12244 Joachim Saur, Universitat zu Koeln Mapping Ganymede's time variable aurora in the search for a subsurface ocean
12246 Christopher W. Stubbs, Harvard University Weak Lensing Mass Calibration of SZ-Selected Clusters
12278 Thomas R. Ayres, University of Colorado at Boulder Advanced Spectral Library Project: Cool Stars
12286 Hao-Jing Yan, University of Missouri - Columbia Hubble Infrared Pure Parallel Imaging Extragalactic Survey {HIPPIES}
12287 Scott D. Friedman, Space Telescope Science Institute Constraining Models of Deuterium Depletion and Galactic Chemical Evolution with Improved Measurements of D/H
12292 Tommaso L. Treu, University of California - Santa Barbara SWELLS: doubling the number of disk-dominated edge-on spiral lens galaxies
12298 Richard S. Ellis, California Institute of Technology Towards a Physical Understanding of the Diversity of Type Ia Supernovae
12307 Andrew J. Levan, The University of Warwick A public SNAPSHOT survey of gamma-ray burst host galaxies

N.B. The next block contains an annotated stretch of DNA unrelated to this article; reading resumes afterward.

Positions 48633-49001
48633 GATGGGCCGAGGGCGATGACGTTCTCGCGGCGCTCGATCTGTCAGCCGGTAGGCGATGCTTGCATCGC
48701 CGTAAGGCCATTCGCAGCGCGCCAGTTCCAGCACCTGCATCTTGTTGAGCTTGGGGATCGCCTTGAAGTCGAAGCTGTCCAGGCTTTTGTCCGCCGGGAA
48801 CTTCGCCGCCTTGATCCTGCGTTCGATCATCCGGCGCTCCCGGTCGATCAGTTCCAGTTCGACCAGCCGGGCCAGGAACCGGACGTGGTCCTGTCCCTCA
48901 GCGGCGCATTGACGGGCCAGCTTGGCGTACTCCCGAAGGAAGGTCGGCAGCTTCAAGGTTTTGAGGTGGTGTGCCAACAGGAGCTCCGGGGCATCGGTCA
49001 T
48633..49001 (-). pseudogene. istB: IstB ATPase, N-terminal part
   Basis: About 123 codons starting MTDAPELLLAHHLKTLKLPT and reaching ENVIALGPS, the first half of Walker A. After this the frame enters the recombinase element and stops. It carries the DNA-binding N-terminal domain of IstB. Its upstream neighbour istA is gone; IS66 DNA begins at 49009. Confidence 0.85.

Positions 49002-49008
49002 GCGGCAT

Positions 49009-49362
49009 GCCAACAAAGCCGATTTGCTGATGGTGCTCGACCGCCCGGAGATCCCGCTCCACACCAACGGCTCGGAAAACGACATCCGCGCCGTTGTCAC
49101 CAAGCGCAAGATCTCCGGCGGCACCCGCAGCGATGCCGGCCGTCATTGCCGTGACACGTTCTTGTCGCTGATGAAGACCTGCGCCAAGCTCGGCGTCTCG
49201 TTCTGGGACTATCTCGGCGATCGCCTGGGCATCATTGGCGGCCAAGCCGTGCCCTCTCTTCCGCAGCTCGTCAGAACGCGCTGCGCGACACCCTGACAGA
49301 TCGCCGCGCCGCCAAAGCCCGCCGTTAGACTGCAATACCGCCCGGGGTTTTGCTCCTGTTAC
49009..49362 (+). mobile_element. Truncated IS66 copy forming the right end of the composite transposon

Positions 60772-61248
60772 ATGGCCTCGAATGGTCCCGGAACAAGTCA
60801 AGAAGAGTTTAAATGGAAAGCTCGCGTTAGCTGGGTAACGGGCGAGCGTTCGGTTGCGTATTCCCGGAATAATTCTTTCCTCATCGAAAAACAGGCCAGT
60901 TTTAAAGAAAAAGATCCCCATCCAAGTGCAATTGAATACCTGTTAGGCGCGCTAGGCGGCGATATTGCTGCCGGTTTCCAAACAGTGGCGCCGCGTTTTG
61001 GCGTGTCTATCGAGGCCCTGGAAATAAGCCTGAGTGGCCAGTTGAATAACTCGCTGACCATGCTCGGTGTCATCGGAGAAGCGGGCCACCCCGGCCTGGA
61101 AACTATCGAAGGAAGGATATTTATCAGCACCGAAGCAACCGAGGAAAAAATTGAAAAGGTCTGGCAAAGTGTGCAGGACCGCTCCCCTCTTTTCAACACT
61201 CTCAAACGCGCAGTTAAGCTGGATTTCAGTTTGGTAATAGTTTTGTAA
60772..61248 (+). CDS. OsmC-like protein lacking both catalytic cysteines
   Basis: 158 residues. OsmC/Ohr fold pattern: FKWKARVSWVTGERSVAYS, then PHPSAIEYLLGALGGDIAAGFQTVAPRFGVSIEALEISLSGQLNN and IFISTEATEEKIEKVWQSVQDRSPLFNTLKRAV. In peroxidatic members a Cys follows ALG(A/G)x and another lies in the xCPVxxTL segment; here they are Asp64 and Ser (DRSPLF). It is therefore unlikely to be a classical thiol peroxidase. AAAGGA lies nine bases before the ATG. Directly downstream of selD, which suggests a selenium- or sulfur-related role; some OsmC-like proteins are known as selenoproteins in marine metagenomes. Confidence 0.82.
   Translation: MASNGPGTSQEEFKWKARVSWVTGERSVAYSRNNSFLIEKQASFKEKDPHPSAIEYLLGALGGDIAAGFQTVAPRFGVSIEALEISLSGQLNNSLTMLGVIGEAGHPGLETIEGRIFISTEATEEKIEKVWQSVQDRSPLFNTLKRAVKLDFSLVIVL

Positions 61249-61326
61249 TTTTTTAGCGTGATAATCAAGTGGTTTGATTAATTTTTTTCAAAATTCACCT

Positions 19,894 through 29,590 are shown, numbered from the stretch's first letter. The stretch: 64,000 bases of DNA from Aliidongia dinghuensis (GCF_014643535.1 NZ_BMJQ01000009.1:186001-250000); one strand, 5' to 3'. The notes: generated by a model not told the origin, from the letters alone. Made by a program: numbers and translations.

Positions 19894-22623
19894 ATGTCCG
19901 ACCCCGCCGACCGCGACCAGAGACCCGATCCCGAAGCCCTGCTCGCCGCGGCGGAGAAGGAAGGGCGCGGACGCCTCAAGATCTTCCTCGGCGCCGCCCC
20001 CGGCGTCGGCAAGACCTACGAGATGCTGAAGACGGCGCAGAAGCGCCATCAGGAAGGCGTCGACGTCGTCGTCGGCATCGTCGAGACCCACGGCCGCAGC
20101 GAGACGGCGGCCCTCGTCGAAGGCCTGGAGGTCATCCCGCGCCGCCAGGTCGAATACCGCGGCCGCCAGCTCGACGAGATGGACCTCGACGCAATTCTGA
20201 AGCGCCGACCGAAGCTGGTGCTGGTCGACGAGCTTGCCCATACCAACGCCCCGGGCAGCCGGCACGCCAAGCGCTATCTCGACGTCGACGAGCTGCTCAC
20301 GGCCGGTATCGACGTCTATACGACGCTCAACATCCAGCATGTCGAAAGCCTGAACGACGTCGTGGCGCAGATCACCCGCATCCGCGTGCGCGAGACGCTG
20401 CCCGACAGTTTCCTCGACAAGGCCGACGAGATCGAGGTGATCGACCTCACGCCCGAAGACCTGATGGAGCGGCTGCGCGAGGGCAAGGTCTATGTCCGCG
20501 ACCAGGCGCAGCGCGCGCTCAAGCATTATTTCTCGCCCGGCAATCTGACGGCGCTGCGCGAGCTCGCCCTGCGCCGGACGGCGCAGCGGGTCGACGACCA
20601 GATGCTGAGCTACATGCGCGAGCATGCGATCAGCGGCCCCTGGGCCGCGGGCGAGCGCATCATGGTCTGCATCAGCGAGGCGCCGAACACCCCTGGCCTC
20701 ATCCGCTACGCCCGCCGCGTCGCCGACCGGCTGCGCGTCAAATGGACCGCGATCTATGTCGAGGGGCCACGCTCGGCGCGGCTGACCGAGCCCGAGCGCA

12314 Daniel Apai, University of Arizona Mapping Brown Dwarfs: The Evolution of Cloud Properties Through the L/T Transition
12322 Kailash C. Sahu, Space Telescope Science Institute Detecting Isolated Black Holes through Astrometric Microlensing
12330 J. Davy Kirkpatrick, California Institute of Technology Spitzer Verification of the Coldest WISE?selected Brown Dwarfs
12448 Arlin Crotts, Columbia University in the City of New York Towards a Detailed Understanding of T Pyx, Its Outbursts and Shell
12452 Marc Postman, Space Telescope Science Institute Through a Lens, Darkly - New Constraints on the Fundamental Components of the Cosmos